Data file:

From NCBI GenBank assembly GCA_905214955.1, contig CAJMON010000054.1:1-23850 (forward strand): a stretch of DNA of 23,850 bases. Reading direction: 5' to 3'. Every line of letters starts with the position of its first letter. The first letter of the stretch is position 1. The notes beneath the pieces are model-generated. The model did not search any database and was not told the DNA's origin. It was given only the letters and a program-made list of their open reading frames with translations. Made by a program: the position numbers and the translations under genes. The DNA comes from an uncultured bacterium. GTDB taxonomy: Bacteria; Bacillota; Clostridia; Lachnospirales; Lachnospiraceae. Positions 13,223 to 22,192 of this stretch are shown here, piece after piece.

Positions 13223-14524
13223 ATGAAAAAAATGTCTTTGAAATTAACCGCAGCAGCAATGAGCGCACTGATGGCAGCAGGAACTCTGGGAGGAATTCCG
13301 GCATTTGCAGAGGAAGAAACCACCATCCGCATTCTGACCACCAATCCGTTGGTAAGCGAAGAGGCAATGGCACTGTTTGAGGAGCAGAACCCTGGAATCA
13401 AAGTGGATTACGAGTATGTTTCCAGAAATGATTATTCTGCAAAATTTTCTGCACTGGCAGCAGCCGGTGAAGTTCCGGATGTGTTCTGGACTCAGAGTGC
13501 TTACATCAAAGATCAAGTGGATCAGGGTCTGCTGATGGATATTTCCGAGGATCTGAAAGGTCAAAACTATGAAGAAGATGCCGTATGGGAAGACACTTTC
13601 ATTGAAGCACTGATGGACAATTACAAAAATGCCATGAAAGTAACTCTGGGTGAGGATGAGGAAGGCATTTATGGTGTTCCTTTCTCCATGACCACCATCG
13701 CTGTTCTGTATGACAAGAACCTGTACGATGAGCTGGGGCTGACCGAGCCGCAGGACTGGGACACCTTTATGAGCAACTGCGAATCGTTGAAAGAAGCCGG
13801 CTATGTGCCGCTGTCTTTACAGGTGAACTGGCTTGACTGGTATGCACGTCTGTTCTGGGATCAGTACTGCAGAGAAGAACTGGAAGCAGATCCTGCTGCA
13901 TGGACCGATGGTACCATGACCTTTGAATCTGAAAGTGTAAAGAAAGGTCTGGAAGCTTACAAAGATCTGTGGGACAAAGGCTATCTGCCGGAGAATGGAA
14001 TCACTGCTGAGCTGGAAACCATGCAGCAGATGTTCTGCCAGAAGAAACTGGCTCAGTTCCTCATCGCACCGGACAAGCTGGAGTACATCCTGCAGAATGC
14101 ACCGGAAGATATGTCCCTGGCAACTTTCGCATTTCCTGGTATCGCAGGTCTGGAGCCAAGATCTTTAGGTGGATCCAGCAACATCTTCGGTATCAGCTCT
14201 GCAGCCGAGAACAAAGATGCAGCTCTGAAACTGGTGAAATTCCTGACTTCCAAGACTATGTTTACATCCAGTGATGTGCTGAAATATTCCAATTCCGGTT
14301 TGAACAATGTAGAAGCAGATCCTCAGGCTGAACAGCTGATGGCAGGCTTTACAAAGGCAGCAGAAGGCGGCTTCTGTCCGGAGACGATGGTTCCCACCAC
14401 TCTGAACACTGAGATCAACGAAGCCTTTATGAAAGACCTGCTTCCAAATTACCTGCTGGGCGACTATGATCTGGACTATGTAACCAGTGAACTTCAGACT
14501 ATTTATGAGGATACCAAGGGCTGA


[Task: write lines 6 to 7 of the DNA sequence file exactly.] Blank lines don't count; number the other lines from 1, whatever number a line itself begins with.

13501 TTACATCAAAGATCAAGTGGATCAGGGTCTGCTGATGGATATTTCCGAGGATCTGAAAGGTCAAAACTATGAAGAAGATGCCGTATGGGAAGACACTTTC
13601 ATTGAAGCACTGATGGACAATTACAAAAATGCCATGAAAGTAACTCTGGGTGAGGATGAGGAAGGCATTTATGGTGTTCCTTTCTCCATGACCACCATCG